Anheuser-Busch InBev SABMiller merger: The maker of Bud wants to buy the maker of Miller.

After This Merger, One Company Could Control One-Third of the Planet's Beer Sales

After This Merger, One Company Could Control One-Third of the Planet's Beer Sales

Moneybox
A blog about business and economics.
Sept. 15 2014 12:12 PM

The Maker of Bud Wants to Buy the Maker of Miller

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Drunk on antitrust.

Photo by Justin Sullivan/Getty Images

Because no amount of fizzy yellow water can quench its thirst for market share, Anheuser-Busch InBev, the world’s No. 1 beer-maker, is reportedly talking to bankers about plans to buy No. 2, SABMiller. Between them, the companies control almost one-third of the planet’s beer sales. Nothing is formal yet, according to the Wall Street Journal, but AB InBev has been trying to secure financing in order to make the long-rumored marriage a reality.

AB InBev owns Budweiser, while SABMiller produces Miller (as well as Milwaukee’s Best, Keystone Ice, Leinenkugel, and more). It would be bad for American consumers if the two companies were allowed to combine their stateside operations, but chances are that won’t happen thanks to antitrust concerns. When AB InBev purchased Corona-maker Grupo Modelo last year, the Justice Department forced it to spin off a new brewer that would produce all of the Mexican beer titan’s brands in the U.S., thus preserving domestic competition. Something similar might happen in the event that AB InBev gobbles up SABMiller.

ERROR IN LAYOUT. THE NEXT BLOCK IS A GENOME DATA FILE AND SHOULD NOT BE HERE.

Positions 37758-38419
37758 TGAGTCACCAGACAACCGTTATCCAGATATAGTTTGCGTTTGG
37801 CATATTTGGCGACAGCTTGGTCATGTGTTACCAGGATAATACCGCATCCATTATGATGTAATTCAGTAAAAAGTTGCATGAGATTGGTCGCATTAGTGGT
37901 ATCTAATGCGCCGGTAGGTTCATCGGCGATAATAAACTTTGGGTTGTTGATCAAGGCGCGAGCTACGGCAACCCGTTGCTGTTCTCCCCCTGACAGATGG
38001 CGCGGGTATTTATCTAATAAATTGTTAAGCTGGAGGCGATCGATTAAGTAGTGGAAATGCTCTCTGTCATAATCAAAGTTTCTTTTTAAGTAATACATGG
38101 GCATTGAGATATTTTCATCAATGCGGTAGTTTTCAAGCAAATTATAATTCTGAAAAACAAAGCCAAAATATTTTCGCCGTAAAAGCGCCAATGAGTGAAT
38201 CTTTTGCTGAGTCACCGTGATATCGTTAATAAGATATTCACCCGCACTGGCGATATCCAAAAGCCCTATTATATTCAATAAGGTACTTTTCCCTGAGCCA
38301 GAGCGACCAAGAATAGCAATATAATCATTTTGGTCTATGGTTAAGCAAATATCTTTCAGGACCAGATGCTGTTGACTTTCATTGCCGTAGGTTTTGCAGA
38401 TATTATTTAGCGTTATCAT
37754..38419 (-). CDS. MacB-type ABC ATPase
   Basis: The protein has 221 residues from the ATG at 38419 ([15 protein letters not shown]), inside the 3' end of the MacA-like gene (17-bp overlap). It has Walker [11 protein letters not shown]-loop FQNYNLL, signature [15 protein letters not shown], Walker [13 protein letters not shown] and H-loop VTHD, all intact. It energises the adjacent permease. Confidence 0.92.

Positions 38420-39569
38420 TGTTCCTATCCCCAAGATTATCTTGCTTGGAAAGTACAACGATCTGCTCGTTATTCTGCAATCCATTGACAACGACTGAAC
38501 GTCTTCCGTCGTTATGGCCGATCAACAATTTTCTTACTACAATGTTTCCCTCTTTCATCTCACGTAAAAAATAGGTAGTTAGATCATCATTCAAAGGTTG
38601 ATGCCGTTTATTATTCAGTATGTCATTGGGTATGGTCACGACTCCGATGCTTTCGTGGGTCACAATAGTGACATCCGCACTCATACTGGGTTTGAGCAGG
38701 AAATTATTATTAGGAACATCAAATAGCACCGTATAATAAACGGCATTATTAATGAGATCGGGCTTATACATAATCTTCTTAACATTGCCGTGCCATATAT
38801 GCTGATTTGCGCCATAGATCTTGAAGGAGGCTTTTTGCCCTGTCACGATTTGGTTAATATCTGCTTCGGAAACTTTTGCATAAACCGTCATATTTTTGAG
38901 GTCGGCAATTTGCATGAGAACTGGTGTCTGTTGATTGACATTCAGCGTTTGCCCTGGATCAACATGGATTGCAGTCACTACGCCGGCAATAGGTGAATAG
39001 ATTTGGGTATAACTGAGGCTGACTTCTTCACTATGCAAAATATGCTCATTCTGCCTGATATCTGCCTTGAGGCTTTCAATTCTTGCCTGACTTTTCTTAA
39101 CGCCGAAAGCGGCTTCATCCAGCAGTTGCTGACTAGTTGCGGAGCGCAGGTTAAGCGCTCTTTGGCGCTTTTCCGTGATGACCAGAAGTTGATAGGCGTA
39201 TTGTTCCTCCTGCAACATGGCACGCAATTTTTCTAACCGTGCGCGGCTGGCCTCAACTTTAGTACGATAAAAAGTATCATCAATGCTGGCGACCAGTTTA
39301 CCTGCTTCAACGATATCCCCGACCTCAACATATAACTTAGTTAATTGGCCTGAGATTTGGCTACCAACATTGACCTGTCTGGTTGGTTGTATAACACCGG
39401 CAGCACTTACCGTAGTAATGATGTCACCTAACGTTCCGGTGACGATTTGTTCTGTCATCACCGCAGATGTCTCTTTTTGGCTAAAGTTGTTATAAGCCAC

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As of now, SABMiller's brands are brewed and sold in the U.S. by MillerCoors, a company it co-owns with Molson Coors, maker of Coors and Coors Light. The two created the joint venture in 2007 in order to better compete with Anheuser-Busch; today, it controls about 27 percent of the American market, according to data from Beer Marketer’s Insights, versus AB InBev’s 45.6 percent share. Should AB InBev manage to buy SABMiller, it will likely have to sell off MillerCoors to placate regulators.

So in short, even if this monster merger were to happen, there will probably still be plenty of competition among makers of mass-market American swill.

Jordan Weissmann is Slate’s senior business and economics correspondent.